On A Swing And A Prayer: Spider-Man 2 (2004)

Seriously…not the Amazing Spider-Man?  Not Spectacular Spider-Man?!  Despite the blandly titled Spider-Man 2…I sensed a trend for Marvel Movies.

The nice thing for the creative team was that they were not saddled with telling the origin story.  Instead, they were free to jump right in to start a new stoy.  And jump in they do-to Peter struggling to make ends meet with a job delivering pizzas by scooter.  Realizing he is running out of time for the delivery, he switches into his spider-duds and swings through the city.  He still fails to make the delivery on time…resulting in a chewing out from his boss.  We find out that while he still pines for MJ, she is engaged to J. Jonah Jameson’s son (an Astronaught).  Aunt May has fallen on hard times.  Peter and Harry’s friendship is strained, as Harry has become a vocal anti-Spider-Man type after seeing Spider-Man deliver his dead father to their penthouse.  His friendship with Mary Jane is stretched because he seems unreliable and unsupportive of her dreams.

On the other hand, Peter is thrilled when he is sent to take pictures at a press event for scientific hero of Parkers- Dr. Otto Octavious (Alfred Molina).  He is showing his new potential energy source.  He also is showing off his “assistants”-a set of mechanical arms.  The experiment goes awry (as scientific experiments are want to do) and Spider-Man jumps into the fray.  Unfortunately, Otto is hospitalized and his wife killed in the turmoil.

The doctors find the arms fused to the Doctor’s body.  The arms wake up and attack the hospital staff and taking the Doctor with them.  Meanwhile, Peter is starting to have trouble with his powers, and is wanting to be done with Spider-Man.  Understandably, he is tired about how much that aspect of his life interferes with the rest of his life.  The arms apparently are driving Doc Ock a bit…crazy…he becomes obsessed with perfecting his experiment-not understanding that it is actually a destructive force.

Ultimately, Peter overcomes the issue with his powers, fights Doc Ock a couple of times before their final battle.  Doc Ock kidnaps Mary Jane to goad Spider-Man to show.  In their battle, Peter appeals to the scientist he so admired who wanted to improve lives.  He succeeds and Doc sacrifices himself to destroy the world threatening experiment. Mary Jane discovers that Peter Parker is Spider-Man.  She runs off on her wedding day and confesses her love to Peter.  All is happy.  Except for Doc Ock who is dead.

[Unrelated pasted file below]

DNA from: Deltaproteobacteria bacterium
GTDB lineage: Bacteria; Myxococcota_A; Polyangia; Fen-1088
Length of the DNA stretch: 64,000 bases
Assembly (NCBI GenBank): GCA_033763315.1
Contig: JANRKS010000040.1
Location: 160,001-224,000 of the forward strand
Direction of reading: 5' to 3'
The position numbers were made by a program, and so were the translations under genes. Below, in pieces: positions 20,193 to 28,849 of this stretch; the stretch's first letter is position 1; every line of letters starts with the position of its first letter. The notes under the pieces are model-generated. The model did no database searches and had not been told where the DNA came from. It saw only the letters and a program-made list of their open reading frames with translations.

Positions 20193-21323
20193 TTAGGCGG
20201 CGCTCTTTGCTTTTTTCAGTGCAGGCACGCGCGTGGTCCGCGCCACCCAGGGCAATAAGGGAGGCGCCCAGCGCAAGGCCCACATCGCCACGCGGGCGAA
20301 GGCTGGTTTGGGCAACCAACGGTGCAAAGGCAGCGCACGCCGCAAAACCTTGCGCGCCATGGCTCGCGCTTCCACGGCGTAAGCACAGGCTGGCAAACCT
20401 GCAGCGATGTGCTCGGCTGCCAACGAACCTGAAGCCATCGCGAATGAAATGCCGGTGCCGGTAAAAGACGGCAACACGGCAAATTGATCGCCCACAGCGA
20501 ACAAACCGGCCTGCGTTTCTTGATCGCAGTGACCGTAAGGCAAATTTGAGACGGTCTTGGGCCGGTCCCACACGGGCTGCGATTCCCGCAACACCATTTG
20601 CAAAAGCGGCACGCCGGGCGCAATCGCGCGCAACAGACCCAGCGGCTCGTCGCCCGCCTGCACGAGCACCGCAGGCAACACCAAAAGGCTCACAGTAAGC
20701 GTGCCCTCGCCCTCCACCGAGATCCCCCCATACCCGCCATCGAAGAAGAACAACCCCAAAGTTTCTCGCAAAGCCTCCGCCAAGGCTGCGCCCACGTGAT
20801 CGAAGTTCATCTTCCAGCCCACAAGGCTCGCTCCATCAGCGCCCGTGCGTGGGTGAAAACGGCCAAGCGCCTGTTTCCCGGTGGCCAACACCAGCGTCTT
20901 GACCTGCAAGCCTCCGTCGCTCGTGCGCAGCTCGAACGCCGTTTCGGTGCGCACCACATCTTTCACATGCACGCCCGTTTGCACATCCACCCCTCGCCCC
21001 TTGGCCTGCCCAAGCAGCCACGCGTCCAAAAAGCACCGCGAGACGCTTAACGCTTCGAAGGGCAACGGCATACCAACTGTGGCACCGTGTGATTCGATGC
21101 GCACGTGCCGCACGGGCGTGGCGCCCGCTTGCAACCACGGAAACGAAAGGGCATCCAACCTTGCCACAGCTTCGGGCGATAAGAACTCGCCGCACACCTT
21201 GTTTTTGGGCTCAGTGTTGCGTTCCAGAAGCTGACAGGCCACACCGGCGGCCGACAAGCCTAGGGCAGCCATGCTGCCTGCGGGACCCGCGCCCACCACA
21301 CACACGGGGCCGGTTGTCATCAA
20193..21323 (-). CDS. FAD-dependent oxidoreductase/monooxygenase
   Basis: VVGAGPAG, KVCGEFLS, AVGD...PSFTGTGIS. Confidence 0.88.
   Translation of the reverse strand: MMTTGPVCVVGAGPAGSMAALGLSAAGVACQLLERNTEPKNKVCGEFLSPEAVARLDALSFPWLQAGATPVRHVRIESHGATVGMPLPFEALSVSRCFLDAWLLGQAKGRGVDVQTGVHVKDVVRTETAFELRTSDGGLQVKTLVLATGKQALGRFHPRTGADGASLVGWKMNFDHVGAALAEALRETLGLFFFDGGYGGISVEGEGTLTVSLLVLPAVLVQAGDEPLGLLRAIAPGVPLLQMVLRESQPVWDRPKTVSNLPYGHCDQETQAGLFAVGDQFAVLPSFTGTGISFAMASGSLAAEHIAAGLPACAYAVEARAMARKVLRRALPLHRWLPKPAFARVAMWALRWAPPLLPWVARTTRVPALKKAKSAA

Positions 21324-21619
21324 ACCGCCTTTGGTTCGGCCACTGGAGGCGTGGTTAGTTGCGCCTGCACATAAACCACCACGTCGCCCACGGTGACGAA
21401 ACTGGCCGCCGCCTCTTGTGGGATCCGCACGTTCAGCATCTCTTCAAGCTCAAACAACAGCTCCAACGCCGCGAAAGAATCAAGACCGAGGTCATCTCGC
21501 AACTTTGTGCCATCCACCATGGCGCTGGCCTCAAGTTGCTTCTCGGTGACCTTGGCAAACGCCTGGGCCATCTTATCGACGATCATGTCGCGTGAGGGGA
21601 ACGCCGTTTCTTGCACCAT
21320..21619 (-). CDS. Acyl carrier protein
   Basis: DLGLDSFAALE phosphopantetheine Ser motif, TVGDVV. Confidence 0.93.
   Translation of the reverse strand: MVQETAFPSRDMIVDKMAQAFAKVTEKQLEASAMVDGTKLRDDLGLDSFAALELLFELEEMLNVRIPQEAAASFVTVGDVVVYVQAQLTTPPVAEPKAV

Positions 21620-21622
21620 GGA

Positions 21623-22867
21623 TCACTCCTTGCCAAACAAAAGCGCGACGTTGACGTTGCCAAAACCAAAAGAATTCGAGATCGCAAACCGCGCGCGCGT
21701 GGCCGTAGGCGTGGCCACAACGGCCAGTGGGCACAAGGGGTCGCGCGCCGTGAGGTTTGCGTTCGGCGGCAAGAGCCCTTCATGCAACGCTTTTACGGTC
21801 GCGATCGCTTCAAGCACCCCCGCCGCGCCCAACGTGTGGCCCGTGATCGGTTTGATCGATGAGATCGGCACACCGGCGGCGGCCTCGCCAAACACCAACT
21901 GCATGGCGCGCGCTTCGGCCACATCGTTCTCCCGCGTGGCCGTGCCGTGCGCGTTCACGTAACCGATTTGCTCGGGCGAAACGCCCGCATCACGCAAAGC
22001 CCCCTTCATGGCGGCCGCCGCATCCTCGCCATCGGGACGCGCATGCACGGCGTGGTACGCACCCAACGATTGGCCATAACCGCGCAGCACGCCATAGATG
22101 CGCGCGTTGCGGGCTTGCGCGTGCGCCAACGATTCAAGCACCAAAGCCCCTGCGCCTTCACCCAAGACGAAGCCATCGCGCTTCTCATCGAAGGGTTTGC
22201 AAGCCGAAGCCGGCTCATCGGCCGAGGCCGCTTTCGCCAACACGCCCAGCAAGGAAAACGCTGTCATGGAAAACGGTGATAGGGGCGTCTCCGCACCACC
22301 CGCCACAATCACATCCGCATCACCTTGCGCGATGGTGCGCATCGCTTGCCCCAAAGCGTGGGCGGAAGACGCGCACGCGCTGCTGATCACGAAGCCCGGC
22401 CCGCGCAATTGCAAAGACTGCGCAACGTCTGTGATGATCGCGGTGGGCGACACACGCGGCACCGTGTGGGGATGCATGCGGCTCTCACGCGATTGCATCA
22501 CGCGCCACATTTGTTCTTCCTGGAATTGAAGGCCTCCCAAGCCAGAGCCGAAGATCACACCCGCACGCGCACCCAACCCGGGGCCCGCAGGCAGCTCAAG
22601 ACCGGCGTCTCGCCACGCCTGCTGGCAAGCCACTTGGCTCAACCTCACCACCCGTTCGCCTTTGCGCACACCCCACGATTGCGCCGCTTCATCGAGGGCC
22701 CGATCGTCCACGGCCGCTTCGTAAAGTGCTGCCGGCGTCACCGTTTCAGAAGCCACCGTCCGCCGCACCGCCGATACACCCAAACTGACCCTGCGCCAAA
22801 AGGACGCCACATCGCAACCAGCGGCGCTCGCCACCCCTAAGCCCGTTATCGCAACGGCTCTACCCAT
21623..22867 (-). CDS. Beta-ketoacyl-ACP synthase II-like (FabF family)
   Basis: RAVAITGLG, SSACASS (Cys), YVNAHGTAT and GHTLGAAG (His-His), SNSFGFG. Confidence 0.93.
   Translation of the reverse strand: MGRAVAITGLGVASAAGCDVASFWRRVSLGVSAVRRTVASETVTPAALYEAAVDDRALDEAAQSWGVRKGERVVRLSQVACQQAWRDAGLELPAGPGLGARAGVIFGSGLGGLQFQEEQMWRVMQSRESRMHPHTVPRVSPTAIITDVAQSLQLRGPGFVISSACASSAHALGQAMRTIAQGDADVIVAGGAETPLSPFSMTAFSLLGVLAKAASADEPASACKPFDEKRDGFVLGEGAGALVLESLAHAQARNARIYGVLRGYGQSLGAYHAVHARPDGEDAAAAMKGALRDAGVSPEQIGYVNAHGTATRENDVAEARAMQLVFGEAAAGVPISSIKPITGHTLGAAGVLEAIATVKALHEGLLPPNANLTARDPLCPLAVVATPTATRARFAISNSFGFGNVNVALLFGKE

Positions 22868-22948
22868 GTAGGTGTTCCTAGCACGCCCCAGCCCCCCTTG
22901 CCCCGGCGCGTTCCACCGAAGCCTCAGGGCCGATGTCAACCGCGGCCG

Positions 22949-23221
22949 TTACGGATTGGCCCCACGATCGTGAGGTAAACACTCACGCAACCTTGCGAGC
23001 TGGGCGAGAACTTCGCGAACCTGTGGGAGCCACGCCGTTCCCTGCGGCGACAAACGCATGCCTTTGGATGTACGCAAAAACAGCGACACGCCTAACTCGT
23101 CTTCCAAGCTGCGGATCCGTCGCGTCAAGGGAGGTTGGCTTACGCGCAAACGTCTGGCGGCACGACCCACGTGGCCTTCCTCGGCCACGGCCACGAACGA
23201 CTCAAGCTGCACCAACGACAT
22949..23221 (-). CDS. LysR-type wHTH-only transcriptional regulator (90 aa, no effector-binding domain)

Sam Raimi really hit it out of the park here.  Spider-Man 2 has everything a good comic book movie requires.  It is exciting, funny, dramatic…when they announced the villain was Doctor Octopus, fans worried.  I am unsure why.  Spider-Man has a solid rogues gallery, second to Batman.  And Doctor Octopus is a classic villain.  And Spider-Man 2 beat all complaints into the ground.  The casting of Alfred Molina was perfect.  He manages to capture a wide range of character traits.  In the beginning he is a funny, genial.  Yet He becomes ominous and frightening.

Raimi reaches into his horror routes-especially in the hospital scene where Doc Ock’s arms violently come to life.  It is intense and pretty scary.

Maguire turns in a nice performance as Parker again.  And Kirsten Dunst does okay…but still lacks the real fire and spunk of the MJ in the comics.  Rosemary Harris’s performance as Aunt May is wonderful.  The costuming department deserves credit for making sure actors looked like they sprung from the pages.  Franco turns in a nice dark performance as Harry.

Clearly,Raimi has a true love of the early Spider-Man books, and he shines with his choices in this installment.  He modernizes the characters without sacrificing why they work.  I was so pleased with this one that I could not wait for the third film.   If you are doing a second installment of a super-hero franchise?  You should watch this and X2.  If you just like super-heroes?  You should watch this and X2.

Of course, the most important aspect of the film is the presence of Community’s Joel McHale.

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